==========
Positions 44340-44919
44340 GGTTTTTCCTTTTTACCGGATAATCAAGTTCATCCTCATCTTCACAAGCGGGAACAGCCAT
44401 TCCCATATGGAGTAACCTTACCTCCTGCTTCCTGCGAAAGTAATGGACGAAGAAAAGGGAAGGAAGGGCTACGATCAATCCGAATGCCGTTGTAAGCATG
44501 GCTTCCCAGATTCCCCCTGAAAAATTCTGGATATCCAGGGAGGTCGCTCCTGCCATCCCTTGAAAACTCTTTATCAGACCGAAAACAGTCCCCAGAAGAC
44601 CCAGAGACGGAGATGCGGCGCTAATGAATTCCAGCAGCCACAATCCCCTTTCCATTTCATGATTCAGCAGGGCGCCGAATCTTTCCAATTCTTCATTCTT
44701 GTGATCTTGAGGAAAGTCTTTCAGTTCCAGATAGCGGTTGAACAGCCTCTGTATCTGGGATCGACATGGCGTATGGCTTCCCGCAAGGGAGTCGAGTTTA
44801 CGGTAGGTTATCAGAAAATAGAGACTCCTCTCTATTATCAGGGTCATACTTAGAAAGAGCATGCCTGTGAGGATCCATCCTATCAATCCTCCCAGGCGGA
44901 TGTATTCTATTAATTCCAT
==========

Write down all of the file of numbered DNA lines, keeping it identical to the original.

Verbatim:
Positions 44340-44919
44340 GGTTTTTCCTTTTTACCGGATAATCAAGTTCATCCTCATCTTCACAAGCGGGAACAGCCAT
44401 TCCCATATGGAGTAACCTTACCTCCTGCTTCCTGCGAAAGTAATGGACGAAGAAAAGGGAAGGAAGGGCTACGATCAATCCGAATGCCGTTGTAAGCATG
44501 GCTTCCCAGATTCCCCCTGAAAAATTCTGGATATCCAGGGAGGTCGCTCCTGCCATCCCTTGAAAACTCTTTATCAGACCGAAAACAGTCCCCAGAAGAC
44601 CCAGAGACGGAGATGCGGCGCTAATGAATTCCAGCAGCCACAATCCCCTTTCCATTTCATGATTCAGCAGGGCGCCGAATCTTTCCAATTCTTCATTCTT
44701 GTGATCTTGAGGAAAGTCTTTCAGTTCCAGATAGCGGTTGAACAGCCTCTGTATCTGGGATCGACATGGCGTATGGCTTCCCGCAAGGGAGTCGAGTTTA
44801 CGGTAGGTTATCAGAAAATAGAGACTCCTCTCTATTATCAGGGTCATACTTAGAAAGAGCATGCCTGTGAGGATCCATCCTATCAATCCTCCCAGGCGGA
44901 TGTATTCTATTAATTCCAT